10. Aria (soprano): Eilt, ihr Stunden, kommt herbei (Hurry, you hours, come on)
  11. Recitative (tenor)Geduld, der angenehme Tag (Be patient, the delightful day)
  12. Chorus: Freue dich, geheilgte Schar (Rejoice, sacred host)

Video from the J. S. Bach Foundation.

Video of the alto aria “Kommt, ihr angefochtnen Sünder” with mezzo-soprano Magdalena Kožená, with an appearance by J. S. Bach himself!

Video of the soprano aria “Eilt, ihr Stunden, kommt herbei” with soprano Franziska Bobe, taken at a slower tempo than in the video from the J. S. Bach foundation. (The aria starts at 1:22 in the video, after a recitative.)

Text and English translation from Emmanuel Music.

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7. Lobe den Herren, den mächtigen König der Ehren (Praise the Lord, the mighty king of honor), BWV 137

This cantata is based on a hymn by Joachim Neander from 1680, known in English as “Praise to the Lord, the Almighty, the King of Creation.” (My wife and I used this hymn in our wedding!) The five movements set five verses of the hymn to music, with the words unchanged. The hymn tune is present in some form in all five movements, but you may have to listen for it. In the first movement, as is often the case, the hymn tune is sung in a straightforward way (“cantus firmus”) by the sopranos, with the other voices and instruments weaving around them. In the second movement, the alto (or altos, depending on the recording) sing the melody with a lovely violin accompaniment. In the third-movement duet, the voices start with the first few notes of the hymn tune and then go in a different direction. The fourth movement is an aria for tenor, with the hymn tune supplied by a trumpet. The cantata closes with a straightforward harmonization of the hymn. If you are not familiar with the tune, you might want to take in the last movement first to know what to listen for, and then start again from the beginning. The hymn itself is enduringly popular and Bach does wonderful things with it!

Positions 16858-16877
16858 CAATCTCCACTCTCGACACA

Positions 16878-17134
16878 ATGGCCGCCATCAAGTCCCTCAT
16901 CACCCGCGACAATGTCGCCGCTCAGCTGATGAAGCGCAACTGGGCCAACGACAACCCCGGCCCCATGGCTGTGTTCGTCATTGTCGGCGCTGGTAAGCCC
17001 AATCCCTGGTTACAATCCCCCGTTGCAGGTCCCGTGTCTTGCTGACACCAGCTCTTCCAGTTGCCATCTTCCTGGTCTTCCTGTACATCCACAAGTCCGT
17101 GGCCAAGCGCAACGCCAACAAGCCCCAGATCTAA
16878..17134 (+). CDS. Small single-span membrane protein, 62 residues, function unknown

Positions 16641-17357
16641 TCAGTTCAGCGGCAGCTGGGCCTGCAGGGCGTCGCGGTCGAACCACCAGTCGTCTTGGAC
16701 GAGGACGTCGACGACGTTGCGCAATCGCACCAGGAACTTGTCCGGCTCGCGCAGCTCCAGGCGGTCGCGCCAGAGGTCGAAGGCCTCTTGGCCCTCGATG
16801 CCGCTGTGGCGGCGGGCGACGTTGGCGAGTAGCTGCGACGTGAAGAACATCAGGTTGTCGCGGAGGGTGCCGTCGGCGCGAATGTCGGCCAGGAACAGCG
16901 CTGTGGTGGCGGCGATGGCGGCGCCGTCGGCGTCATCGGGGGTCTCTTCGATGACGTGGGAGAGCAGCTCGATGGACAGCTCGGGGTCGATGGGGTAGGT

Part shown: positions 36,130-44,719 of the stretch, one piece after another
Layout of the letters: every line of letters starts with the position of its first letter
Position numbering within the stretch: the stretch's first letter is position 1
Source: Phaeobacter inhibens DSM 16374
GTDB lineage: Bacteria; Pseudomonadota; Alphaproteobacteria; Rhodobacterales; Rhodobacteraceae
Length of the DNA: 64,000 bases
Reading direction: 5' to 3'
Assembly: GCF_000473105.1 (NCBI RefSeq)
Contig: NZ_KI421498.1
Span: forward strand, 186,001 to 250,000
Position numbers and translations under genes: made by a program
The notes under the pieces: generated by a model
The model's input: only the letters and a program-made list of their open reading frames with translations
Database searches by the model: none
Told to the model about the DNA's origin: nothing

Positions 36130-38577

1. Chorus: Lobe den Herren, den mächtigen König der Ehren (Praise the Lord, the mighty king of honor)
  2. Aria (alto): Lobe den Herren, der alles so herrlich regieret (Praise the Lord who rules all things so excellently)
  3. Aria (soprano, bass): Lobe den Herren, der künstlich und fein dich bereitet (Praise the Lord who endows you with such subtle art)
  4. Aria (tenor): Lobe den Herren, der deinen Stand sichtbar gesegnet (Praise the Lord, who has clearly blessed your position)
  5. Chorale: Lobe den Herren, was in mir ist, lobe den Namen! (Praise the Lord, all that is in me, praise his name!)

Video from the J. S. Bach Foundation—with English subtitles!

Text and English translation from Emmanuel Music.

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8. Schweigt stille, plaudert nicht (Be quiet, don’t chatter) “Coffee Cantata” BWV 211

Most of Bach’s cantatas were church cantatas, written for a specific occasion in the liturgical calendar of the Lutheran church. (Many are tied, thematically, to the prescribed Scripture readings for a particular Sunday.) But Bach also wrote some secular cantatas, including this entertaining cantata about drinking coffee, which apparently was considered slightly scandalous in Bach’s day. There are three characters: the narrator (tenor), Herr Schlendrian (bass), and Liesgen, his daughter (soprano). The narrator invites us to be quiet and hear what is going on with Schlendrian and his daughter, at which point, Schlendrian sings an aria about how children cause “a hundred thousand aggravations.” After a recitative in which father and daughter argue about the daughter’s coffee habit, Liesgen sings a love song to coffee: “Lovelier than a thousand kisses, smoother than muscatel wine.” The two argue some more before Schlendrian sings an aria about “girls with obstinate minds.” He finally hits on the idea of offering to find a husband for her if Liesgen will give up coffee. Liesgen eagerly agrees—or so it seems—and sings a lusty aria about wanting a man this very day. Father then goes off to look for a husband, while daughter reveals that she will put into her marriage contract that she can have as much coffee as she wants! The cantata closes with father, daughter, and narrator singing a trio about how cats will never give up mice and women will never give up coffee. Great fun and lovely music!